Taking up most of the cabin are more than a dozen intelligence operators who scan intercepted communications. Airborne analysts oversee their work and report to the airborne mission supervisor, while an information integration officer coordinates the effort with the rest of the battlespace and a data link operator helps share information between aircraft.
Rivet Joints frequently fly over vast and diverse areas, so the operators are often linguists who have trained for years and might specialize in technical fields or regional dialects, said one airborne analyst, Tech Sgt. Brittany Sizemore.
In the back of the Rivet Joint sits the airborne signals analyst, who picks up nonverbal communications, the ‘beeps and squeaks’, as one analyst, Tech Sgt. Thomas Frederick, put it.
“I feel like we’re the future of the RJ,” he said. Signals are always changing as more advanced communication technology comes online, “so our job is to process the ones we know and find the new and unusual stuff as well.”
Frederick’s station at the back of the jet puts him close to the galley, which consists of two refrigerators, a convection oven, and a microwave. The galley is put to good use during a Rivet Joint mission, which can last 16 hours or more.
“People get really creative back here, especially on long sorties. They’ll make pulled pork or taco bars or pizzas,” Frederick said. “Cinnamon rolls are a big hit for some reason.”
Other menu options include croissant crust-pizza, sticky toffee pudding, muffins, chicken wings, cordon bleu, and easy-bake cookies, along with the usual snacks and energy drinks. One common challenge on the Rivet Joint is to eat 100 quarter-sized chicken nuggets in one sortie.
“It’s not something I want to do again,” Frederick recalled. “You don’t really feel great after that.”
It feels even worse to smell a fridge full of forgotten food after the jet has been sitting in the sun all day in a hot place like Al Udeid Air Base, Qatar, which is why RJ crews sweep out all food off the aircraft after a sortie.
“If you leave your food in there and someone catches it, you’ve got to buy them some kind of treat,” Frederick said.
Meanwhile, aboard the Constant Phoenix, Airmen try to perform 10 pull-ups an hour using straps dangling from the ceiling above the flight deck. The reps add up over a 15-hour flight, and some Airmen also do squats while microwaving food in the galley.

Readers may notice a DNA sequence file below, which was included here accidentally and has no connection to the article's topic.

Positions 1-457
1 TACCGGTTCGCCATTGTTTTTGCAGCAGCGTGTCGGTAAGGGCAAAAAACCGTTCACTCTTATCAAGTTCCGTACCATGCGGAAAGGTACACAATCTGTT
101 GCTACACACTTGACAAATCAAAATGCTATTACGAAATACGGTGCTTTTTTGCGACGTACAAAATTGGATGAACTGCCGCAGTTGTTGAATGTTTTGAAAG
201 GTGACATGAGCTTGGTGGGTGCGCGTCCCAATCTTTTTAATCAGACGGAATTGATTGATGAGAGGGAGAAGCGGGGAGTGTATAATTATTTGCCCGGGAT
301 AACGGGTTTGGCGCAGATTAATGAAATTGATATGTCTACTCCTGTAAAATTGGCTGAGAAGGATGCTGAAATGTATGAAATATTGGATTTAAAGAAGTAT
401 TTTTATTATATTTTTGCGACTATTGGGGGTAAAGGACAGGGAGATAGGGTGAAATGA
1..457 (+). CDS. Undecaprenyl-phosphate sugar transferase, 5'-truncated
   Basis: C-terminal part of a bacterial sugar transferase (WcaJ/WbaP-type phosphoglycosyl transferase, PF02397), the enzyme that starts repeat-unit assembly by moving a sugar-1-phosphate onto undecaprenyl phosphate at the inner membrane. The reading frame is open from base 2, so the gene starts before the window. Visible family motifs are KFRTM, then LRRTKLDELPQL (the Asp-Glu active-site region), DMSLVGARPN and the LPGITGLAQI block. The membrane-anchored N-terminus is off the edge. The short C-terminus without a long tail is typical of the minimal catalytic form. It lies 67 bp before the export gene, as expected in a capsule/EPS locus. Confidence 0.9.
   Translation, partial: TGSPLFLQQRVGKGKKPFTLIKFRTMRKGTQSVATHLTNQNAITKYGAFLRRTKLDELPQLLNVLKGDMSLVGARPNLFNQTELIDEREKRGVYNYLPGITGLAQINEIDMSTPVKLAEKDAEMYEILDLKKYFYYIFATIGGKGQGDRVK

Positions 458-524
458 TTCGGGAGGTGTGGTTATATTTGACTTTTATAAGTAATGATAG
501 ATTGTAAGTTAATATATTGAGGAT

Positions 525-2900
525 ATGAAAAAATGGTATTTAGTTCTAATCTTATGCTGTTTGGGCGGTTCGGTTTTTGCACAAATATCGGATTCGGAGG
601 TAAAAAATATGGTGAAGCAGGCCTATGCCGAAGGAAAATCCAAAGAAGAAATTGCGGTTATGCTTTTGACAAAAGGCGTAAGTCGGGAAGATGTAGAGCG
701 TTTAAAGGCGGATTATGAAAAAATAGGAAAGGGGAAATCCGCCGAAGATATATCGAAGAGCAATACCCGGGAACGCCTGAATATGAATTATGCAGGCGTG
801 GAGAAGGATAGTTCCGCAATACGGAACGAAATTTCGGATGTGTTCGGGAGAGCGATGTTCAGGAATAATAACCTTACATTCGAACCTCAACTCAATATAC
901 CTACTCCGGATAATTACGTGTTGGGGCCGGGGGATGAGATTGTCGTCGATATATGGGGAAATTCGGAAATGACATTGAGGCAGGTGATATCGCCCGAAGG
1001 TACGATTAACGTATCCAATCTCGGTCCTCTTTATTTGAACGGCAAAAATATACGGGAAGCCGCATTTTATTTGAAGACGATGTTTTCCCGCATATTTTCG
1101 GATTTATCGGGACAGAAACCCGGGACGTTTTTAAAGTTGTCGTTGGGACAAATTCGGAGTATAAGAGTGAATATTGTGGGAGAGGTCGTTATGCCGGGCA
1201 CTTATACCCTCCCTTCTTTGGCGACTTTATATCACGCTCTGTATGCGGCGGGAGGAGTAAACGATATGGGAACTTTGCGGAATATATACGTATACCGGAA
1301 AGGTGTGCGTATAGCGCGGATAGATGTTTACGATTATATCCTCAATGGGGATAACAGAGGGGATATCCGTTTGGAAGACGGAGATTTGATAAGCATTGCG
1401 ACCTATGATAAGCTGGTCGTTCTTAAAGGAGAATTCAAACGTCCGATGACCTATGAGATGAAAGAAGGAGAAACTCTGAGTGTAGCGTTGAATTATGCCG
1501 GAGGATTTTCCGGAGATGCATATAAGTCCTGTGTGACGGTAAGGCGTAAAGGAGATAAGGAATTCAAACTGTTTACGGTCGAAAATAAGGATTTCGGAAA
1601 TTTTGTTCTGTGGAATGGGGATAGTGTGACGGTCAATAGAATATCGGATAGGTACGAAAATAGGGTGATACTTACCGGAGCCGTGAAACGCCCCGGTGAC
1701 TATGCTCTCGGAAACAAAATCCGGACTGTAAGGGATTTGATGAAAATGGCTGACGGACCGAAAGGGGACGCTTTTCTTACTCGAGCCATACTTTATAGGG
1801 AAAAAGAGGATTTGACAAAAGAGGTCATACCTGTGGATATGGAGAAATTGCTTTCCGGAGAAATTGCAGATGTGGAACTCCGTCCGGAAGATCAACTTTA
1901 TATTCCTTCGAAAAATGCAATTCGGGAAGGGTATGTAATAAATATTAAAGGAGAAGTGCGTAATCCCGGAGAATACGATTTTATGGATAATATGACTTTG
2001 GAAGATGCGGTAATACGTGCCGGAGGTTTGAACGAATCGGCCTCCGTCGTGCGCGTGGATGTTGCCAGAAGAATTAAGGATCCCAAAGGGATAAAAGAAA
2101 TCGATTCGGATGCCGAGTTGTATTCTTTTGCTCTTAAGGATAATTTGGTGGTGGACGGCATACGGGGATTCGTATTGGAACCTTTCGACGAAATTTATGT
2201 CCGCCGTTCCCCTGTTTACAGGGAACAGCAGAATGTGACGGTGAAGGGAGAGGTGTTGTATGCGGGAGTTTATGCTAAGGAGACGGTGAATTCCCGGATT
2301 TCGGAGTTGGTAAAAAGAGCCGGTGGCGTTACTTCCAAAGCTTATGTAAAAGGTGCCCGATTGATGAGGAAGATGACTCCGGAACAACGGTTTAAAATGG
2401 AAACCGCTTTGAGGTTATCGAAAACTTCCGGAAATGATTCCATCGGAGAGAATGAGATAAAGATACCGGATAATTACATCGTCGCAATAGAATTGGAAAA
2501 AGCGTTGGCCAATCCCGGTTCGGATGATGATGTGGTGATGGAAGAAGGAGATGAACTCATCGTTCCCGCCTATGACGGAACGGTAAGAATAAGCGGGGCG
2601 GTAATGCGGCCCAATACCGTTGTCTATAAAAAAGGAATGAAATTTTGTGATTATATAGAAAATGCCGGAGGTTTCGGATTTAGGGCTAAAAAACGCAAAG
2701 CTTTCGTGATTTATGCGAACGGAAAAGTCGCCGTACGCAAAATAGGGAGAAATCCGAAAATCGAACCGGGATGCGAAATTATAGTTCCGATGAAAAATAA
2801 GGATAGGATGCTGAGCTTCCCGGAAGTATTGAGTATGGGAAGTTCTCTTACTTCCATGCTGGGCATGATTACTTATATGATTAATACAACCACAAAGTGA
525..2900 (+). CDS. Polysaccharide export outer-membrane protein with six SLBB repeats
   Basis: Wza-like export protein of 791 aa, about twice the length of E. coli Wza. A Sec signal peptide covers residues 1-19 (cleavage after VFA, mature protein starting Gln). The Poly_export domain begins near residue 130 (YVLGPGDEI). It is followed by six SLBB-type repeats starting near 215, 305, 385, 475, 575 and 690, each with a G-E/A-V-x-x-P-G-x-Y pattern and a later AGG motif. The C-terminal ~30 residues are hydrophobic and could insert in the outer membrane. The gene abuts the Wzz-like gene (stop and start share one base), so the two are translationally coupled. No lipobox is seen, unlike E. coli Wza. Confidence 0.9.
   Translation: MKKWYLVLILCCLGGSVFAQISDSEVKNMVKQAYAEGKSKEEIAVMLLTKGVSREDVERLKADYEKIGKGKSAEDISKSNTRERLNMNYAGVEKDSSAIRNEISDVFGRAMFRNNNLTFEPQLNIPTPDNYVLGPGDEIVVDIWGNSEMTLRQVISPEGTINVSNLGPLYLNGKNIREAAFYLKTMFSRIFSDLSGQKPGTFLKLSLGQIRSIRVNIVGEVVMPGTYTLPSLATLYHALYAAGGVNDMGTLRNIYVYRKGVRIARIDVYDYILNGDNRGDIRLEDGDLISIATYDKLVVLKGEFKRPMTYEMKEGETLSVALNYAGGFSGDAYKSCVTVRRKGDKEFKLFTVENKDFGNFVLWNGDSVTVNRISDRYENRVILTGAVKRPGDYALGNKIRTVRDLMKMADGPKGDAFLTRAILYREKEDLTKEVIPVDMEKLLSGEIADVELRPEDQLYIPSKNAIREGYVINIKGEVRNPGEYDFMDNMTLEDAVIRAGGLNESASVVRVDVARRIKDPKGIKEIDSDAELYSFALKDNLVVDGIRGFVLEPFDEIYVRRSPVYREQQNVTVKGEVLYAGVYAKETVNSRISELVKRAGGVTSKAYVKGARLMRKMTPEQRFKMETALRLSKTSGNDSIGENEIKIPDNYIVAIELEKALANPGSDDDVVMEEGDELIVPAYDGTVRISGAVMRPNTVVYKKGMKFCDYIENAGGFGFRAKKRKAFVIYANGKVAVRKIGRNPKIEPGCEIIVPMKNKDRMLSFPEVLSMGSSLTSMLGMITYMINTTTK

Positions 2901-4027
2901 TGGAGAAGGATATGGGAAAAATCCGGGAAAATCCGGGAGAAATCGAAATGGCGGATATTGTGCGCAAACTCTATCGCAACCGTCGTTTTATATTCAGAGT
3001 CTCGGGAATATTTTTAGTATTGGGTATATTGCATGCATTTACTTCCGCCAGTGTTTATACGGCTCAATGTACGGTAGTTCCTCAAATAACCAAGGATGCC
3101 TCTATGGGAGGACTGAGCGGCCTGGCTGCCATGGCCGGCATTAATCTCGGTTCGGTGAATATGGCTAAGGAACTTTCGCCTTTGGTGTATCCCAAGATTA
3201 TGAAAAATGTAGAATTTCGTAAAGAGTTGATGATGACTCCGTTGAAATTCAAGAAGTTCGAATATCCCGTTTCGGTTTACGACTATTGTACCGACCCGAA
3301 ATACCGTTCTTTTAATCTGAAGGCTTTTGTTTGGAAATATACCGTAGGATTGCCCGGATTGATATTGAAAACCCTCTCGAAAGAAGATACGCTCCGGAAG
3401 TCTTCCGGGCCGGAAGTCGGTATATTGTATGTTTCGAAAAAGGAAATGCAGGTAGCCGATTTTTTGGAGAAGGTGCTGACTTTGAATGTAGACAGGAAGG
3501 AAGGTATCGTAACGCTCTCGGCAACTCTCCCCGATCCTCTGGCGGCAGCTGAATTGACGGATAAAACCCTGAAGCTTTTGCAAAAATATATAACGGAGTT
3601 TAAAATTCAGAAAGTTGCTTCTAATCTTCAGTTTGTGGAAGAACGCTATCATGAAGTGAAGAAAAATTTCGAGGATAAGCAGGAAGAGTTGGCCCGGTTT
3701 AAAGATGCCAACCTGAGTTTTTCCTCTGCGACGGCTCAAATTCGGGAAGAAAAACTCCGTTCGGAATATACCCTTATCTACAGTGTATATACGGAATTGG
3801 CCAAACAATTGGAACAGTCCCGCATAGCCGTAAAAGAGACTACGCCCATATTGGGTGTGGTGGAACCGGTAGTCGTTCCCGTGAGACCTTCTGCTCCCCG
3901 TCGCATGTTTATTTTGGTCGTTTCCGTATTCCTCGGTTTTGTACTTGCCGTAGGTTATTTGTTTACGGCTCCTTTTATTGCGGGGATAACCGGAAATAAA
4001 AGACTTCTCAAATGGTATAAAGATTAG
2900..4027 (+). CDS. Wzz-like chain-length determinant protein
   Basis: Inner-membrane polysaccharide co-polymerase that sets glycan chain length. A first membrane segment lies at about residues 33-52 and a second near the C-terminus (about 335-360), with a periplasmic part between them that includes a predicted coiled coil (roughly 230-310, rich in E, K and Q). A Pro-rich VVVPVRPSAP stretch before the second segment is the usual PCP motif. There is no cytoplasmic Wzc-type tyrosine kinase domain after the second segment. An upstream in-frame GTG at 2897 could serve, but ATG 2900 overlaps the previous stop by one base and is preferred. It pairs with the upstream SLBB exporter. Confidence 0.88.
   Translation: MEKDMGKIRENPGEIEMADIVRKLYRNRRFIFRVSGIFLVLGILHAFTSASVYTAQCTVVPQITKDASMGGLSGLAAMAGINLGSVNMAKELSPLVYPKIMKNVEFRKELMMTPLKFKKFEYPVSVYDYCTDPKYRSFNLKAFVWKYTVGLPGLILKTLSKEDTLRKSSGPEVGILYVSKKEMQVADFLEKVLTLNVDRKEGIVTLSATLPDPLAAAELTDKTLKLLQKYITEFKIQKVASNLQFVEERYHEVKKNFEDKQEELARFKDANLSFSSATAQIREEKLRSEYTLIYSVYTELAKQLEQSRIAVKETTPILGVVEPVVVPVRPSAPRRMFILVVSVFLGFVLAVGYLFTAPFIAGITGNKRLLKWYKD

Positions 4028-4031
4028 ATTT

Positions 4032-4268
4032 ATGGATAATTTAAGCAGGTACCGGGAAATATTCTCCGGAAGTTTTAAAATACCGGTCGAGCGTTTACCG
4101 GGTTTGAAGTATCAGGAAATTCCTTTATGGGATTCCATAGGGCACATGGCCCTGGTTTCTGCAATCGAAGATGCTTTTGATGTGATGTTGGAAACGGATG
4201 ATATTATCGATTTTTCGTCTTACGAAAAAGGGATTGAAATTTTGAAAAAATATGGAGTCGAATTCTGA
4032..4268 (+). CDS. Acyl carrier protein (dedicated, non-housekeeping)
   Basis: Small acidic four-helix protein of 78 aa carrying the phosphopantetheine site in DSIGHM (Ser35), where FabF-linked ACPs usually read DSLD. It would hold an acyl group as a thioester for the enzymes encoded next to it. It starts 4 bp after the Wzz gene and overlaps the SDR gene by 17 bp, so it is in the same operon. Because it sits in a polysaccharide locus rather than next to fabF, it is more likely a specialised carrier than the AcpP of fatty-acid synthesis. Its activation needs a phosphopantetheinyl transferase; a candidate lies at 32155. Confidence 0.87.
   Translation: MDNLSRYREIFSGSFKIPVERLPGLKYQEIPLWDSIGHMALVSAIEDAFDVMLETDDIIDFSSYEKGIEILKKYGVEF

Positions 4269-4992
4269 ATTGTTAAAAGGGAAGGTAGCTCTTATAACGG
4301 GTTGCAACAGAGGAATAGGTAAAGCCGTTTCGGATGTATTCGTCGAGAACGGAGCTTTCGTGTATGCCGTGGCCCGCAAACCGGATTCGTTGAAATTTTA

“You try to find healthy ways to keep your mind in the game,” said one Phoenix crew member.
The crew positions are connected via an interphone panel, which crew members use to coordinate with each other and the flight deck to accomplish objectives.
“I try to distinguish what the back end wants, create a mission plan, and send it to the pilots so they can actually fly it,” said Capt. John Burns, a navigator. “It’s a lot of communication, and since we can all hear each other over the interphone panel, you get to know people very well, even if they don’t want you to.”
The flights themselves can get bumpy: the Combat Sent sometimes descends rapidly to capture data on adversary radar systems, while the Constant Phoenix plows through clouds and weather to collect atmosphere samples. One pilot, Capt. Taylor Pearce, called Combat Sent flying “the most dynamic, which makes it the most fun as a pilot.”
“That’s one of the coolest things about this community is that we’re all qualified on a different airplane, and they look and act much the same, but the flying that you do on them is actually significantly different,” he added. “So I’m never bored. You get to fly a whole bunch of different missions and you’re not doing the same thing all the time.”
Indeed, the 55th Operations Group is a medley of aircraft, specialists, and missions that share one thing in common: the intelligence they gather can save lives.
“Every position is critical to the overall mission of the jet, and we know there are people depending on us,” said Lee. “When everyone else is in trouble, when they’re in harm’s way, we’re the ones basically allowing them to know what’s out there, and we take that really seriously.”